Gary workshop teaches benefits of rain barrels
By Sue Ellen Ross Post-Tribune correspondent January 10, 2014 2:16PM
Students and volunteers at Banneker Achievement Center joined principal Sarah Givens and Gary Community School Corporation superintendent Cheryl Pruitt last fall in planting trees as part of a rain garden at the school. | Anthony KaDarrell Thigpen/For Sun-Times Media
Visitors to the recent Rain Barrel and Rain Garden Workshop at the Douglas Environmental Center in Gary gained more than just information about recycling water and building a rain garden. They also learned exactly what to plant in those gardens, and received a rain barrel for their home.
“We encourage everyone to use these rain barrels (to recycle rain water) and you don’t have to limit yourself to only one,” said Grayling Brown, member of the Student Conservation Association.
“There’s a big benefit involved here — saving money on water bills as we maintain our gardens and landscaping.”
The SCA is a national non-profit with hundreds of teams throughout the U. S. working on projects dedicated to good stewardship over land and communities.
Other topics discussed included the Great Lakes Restoration Initiative Goals, presented by the Gary Storm Water Management District; Benefits of a Rain Barrel to Homeowners; Basics of a Rain Garden; Introduction to Native Plants; and Storm Water Pollution Prevention for Citizens, all presented by members of the SCA.
“People need to know about their environment and what they can do to help,” said SCA team leader Jessica Zimmerman.
The GLRI’s mission includes a partnership with the Gary Storm Water Management District and the Northwest Indiana Regional Development Authority, as well as the SCA. The grant funding the projects is from the Environmental Protection Agency to address water quality in the Great Lakes region.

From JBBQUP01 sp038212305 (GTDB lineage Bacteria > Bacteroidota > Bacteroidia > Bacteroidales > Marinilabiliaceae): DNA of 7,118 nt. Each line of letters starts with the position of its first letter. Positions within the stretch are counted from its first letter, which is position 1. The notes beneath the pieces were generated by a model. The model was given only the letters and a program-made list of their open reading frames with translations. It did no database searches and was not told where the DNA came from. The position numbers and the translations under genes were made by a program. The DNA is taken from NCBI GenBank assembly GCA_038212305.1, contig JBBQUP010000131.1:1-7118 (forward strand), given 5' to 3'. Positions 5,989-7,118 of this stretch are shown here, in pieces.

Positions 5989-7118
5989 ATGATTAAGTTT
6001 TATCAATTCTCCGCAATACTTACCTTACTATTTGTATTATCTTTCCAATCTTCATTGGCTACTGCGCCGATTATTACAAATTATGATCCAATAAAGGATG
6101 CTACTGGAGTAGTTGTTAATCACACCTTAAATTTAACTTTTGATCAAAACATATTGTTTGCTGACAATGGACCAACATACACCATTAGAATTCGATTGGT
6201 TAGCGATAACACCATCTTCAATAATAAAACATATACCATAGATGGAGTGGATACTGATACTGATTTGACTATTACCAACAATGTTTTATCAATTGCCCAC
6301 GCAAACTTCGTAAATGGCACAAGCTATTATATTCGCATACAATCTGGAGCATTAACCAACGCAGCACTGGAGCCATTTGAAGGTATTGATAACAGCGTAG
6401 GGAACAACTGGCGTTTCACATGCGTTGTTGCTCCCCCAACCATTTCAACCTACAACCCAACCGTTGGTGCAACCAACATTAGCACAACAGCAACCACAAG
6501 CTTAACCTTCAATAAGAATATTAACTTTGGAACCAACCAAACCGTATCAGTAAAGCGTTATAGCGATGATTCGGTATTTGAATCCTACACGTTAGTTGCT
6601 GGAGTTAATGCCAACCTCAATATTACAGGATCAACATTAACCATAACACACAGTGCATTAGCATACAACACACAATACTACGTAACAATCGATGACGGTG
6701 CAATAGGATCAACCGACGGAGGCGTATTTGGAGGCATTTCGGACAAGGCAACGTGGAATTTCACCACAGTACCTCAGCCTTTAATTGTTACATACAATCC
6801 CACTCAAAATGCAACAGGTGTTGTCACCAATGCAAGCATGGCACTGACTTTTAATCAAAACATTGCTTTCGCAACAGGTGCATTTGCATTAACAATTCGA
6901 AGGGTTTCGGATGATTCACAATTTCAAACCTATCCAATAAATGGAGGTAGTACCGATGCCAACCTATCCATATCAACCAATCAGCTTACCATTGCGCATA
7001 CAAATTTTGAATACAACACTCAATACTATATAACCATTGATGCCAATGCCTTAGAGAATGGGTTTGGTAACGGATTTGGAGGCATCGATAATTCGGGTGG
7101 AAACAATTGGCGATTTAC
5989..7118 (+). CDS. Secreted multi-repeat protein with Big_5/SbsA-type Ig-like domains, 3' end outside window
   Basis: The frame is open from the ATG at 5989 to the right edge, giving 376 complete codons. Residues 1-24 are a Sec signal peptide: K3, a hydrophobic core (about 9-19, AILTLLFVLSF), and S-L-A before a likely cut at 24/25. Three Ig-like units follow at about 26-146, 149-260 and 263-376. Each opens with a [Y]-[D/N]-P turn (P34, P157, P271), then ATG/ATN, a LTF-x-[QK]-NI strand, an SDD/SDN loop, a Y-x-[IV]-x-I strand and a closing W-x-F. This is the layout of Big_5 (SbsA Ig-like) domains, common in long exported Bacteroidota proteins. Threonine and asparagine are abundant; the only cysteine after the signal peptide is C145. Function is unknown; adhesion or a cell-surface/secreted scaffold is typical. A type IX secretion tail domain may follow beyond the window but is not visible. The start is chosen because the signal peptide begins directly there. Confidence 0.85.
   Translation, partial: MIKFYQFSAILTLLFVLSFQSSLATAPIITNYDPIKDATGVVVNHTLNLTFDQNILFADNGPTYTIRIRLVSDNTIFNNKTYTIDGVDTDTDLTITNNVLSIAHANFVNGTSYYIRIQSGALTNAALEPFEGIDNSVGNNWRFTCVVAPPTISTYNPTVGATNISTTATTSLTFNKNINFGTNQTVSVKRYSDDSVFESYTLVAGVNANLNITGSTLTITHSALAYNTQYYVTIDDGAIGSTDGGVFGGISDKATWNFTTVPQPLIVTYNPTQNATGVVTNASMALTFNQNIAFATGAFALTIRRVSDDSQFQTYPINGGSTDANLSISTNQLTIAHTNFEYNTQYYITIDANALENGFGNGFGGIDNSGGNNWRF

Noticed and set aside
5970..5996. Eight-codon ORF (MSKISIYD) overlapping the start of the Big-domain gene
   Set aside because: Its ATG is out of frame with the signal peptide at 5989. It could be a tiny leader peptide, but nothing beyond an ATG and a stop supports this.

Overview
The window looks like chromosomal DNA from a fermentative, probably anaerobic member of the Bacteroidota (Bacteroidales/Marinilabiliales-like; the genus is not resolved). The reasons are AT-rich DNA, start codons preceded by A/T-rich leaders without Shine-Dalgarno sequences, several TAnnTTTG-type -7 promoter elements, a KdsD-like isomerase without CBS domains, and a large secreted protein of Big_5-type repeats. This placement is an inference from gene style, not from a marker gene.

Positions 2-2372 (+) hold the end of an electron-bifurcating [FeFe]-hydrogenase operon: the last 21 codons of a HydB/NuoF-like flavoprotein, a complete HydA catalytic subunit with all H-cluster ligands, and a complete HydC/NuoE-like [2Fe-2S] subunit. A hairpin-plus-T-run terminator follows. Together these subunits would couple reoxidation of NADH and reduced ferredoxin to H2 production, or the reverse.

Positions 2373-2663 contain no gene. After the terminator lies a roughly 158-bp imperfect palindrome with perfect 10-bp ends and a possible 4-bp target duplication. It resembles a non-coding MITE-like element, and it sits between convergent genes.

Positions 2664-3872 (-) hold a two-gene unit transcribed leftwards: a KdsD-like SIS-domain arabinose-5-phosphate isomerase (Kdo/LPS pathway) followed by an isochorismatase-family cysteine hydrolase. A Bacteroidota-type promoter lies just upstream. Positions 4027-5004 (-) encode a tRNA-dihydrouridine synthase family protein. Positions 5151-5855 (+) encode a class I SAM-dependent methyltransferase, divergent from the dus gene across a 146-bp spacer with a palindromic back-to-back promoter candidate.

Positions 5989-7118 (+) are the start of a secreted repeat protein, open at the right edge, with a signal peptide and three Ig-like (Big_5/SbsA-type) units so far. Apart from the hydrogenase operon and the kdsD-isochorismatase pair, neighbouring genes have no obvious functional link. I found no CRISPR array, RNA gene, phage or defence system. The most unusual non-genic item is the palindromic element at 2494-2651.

The goal is to decrease the amount of water entering the storm sewer system, as well as improve the quality of water that does enter the MS4 (Municipal Separate Storm Sewer System.)
As part of the grant, the Miller section of Gary was chosen for the development of 12 rain gardens. The Miller MS4 drains directly into the Marquette Park Lagoon.
The gardens were installed this past fall by SCA members on city-owned property that accumulated excess water during storms and snow melts. After the program is completed and evaluated, plans call for other gardens of this type to be planted throughout the city in the future, according to Zimmerman.
“This (project) was a pilot program, to be a template for other towns and cities,” she added.
A variety of native plants were placed within the gardens.
“These plants have a very deep root system, and they need very little care, as they thrive mostly on their own with no special fertilizers or chemicals,” Zimmerman said.
Gloria Allen lives on a small hill near one of the rain gardens located on Miami Street.
She said that representatives from SCA came through the neighborhood, explaining how, when and where the garden would be located. All the neighbors were pleased with the project, she added.
“This (landscaping) is wonderful, a beautiful way to greet people to our neighborhood,” she said of the planting. “And it’s practical, because there’s always water collecting at the bottom of the hill.”
The rain gardens in Miller are located at 7526 Ash Ave.; 300, 500 and 542 N. Miami St.; 100, 700 and 800 Montgomery St.; 6910 Forest St.; 735, and 760 Morgan St.; the intersection of Forest and Morgan Sts., and Banneker Achievement Center.
The Banneker Achievement Center development involved students, who aided in the design and picking out which trees would be planted, according to Sandy Rodriguez, project manager.
“The young people are our future,” she said. “We need to teach them and emphasize good stewardship and concern for this earth that has been entrusted to us.”